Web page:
Attorney General Raoul urges Congress to pass the Black Maternal Health Momnibus Act of 2021

Attorney General Raoul urges Congress to pass the Black Maternal Health Momnibus Act of 2021

Attorney General Raoul urges Congress to pass the Black Maternal Health Momnibus Act of 2021

Chicago, Illinois (NED). – Attorney General Kwame Raoul today led a coalition of 22 attorneys general urging Congress to pass the Black Maternal Health Momnibus Act of 2021. The legislation is aimed at combatting the high Black maternal mortality rate and increasing access to maternal and perinatal care.

As Mother’s Day approaches, Raoul and the coalition are highlighting the need to advance health equity across the country for all racial and ethnic minorities – especially Black mothers. Raoul and the coalition issued a letter today to Congressional leadership calling on Congress to pass H.R. 959, the Black Maternal Health Momnibus Act of 2021. This legislative package addresses the social determinants of the Black maternal mortality crisis, including improving access to housing, transportation and nutrition services.

“To effectively address and lower the high maternal mortality rates among minority women, Congress must review and confront the risk factors that increase the chances of fatalities,” Raoul said. “The Black Maternal Health Momnibus Act of 2021 will provide support and funding that will allow health care and community organizations to provide comprehensive help to pregnant and post-natal women, ensuring that they and their children have access to doctors and other medical professionals who can diagnose and treat health complications before they become life-threatening.”

The Black Maternal Health Momnibus Act of 2021 is co-sponsored by Rep. Lauren Underwood (IL-14) and other members of the Black Maternal Health Caucus.

“I would like to thank Attorney General Raoul and attorneys general across the United States for their support of the Black Maternal Health Momnibus Act,” said Underwood. “In Illinois, Black mothers are approximately three times as likely to die from pregnancy-related complications as white mothers, and 83 percent of all maternal deaths in our state are preventable. We need to take bold action to save lives and end disparities in Illinois and across the country. I’m leading the Black Maternal Health Momnibus Act in Congress to comprehensively improve maternal health outcomes through investments that will address social determinants of health, fund community-based organizations, grow and diversify the perinatal workforce, and improve data collection. The strength of the coalition of support for this legislation to the address the Black maternal health crisis shows that we can save moms’ lives, end racial disparities, and achieve true justice for Black moms and all birthing people. I look forward to working with our nation’s attorneys general, my colleagues in Congress and the Biden-Harris Administration to get this legislation signed into law.”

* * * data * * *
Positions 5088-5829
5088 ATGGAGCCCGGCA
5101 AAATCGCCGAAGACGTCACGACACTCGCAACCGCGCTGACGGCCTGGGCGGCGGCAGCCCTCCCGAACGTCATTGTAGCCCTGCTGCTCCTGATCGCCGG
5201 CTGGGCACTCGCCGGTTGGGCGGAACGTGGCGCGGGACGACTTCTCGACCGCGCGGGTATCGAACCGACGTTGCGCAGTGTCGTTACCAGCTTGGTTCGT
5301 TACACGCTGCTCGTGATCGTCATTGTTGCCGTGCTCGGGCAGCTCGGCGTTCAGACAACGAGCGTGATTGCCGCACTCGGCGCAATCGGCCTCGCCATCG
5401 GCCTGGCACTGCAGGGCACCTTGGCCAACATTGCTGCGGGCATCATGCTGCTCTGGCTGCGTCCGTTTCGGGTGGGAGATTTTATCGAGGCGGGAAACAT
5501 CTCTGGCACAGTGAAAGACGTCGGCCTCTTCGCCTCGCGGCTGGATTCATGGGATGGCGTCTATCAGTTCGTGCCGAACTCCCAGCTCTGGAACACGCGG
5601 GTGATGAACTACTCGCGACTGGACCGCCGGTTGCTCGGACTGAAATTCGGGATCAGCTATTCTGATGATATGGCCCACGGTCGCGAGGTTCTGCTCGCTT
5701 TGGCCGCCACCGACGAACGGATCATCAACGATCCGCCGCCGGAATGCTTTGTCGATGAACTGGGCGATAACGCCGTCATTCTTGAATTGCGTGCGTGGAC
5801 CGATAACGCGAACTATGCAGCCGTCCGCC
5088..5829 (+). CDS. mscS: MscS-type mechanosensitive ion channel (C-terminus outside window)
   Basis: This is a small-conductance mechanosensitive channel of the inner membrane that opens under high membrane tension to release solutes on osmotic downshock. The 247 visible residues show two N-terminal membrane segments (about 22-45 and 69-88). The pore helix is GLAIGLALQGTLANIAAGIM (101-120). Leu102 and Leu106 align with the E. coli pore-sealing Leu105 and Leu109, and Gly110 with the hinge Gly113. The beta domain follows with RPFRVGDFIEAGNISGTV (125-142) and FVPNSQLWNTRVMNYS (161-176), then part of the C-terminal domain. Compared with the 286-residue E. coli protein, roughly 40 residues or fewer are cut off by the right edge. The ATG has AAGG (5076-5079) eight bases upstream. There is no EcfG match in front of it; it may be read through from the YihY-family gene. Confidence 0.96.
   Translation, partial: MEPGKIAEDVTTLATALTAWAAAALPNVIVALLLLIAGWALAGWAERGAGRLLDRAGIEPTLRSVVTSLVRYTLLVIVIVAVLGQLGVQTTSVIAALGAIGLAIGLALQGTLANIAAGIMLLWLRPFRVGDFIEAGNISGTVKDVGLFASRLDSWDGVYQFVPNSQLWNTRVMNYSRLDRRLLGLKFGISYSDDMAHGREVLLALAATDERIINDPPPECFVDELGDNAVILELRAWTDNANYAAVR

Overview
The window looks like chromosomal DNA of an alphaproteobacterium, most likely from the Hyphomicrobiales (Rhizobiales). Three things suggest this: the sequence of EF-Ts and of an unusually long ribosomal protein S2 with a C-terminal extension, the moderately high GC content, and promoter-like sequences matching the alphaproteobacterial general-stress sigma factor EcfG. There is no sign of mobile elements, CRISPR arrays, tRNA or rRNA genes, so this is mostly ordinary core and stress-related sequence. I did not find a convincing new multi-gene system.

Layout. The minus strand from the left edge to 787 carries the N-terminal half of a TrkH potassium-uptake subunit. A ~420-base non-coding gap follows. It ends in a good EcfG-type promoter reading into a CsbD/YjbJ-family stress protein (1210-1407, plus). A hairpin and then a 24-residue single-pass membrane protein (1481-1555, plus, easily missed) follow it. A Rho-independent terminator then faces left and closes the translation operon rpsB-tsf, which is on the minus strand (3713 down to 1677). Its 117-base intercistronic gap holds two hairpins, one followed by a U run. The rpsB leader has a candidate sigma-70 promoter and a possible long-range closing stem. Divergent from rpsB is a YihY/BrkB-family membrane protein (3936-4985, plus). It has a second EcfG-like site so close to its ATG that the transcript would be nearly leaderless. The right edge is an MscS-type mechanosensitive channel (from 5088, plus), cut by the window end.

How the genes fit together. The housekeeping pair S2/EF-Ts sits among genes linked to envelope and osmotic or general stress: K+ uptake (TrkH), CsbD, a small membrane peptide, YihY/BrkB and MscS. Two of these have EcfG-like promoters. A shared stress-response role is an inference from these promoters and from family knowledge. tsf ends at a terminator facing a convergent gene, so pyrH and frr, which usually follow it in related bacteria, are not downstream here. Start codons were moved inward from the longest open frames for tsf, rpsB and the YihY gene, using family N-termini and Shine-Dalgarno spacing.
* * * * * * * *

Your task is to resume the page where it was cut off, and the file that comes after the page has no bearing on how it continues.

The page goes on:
The Momnibus is intended to help decrease maternal mortality among Black mothers, who die at a rate three to four times higher than white mothers. Similarly, Native American, Asian-American and Pacific Islander, and Hispanic women are more likely to face maternal mortality than white women and non-Hispanic women. As the White House announced on April 13, “quality, equitable healthcare is a right, not a privilege.” However, many risk factors play into increased rates of maternal mortality, including preexisting conditions, socioeconomic status, lack of health insurance, and implicit bias and discrimination in health care.

The Black Maternal Health Momnibus Act of 2021 addresses maternal mortality by ensuring women have access to equitable care at all stages of pregnancy. The legislative package is comprised of 12 bills that address the crisis through a multifaceted approach of increased grant funding, enhanced data collection and improving community programs. By specifically addressing the social determinants of health, the package aims to reduce maternal mortality by providing funding to community-based maternal health organizations; diversifying the perinatal workforce; supporting mothers and improving maternal health care for individuals with mental health conditions, substance abuse disorders, and those who are incarcerated; enhancing postpartum care; and promoting maternal health innovation such as telehealth, maternal vaccinations, and payment options from pregnancy through the postpartum period.

If passed, the policy changes would benefit individual state programs by increasing funding, furthering access to community supports and enhancing education services for mothers. More broadly, the legislation would assist state attorneys general in working to protect residents against race-based discrimination within the health care system.

Joining Raoul in calling on Congress to pass the Black Maternal Health Momnibus Act of 2021 are the attorneys general of Colorado, Connecticut, Delaware, the District of Columbia, Hawaii, Iowa, Maine, Maryland, Massachusetts, Michigan, Minnesota, Nevada, New Jersey, New Mexico, New York, North Carolina, Pennsylvania, Rhode Island, Virginia, Washington and Wisconsin.

 

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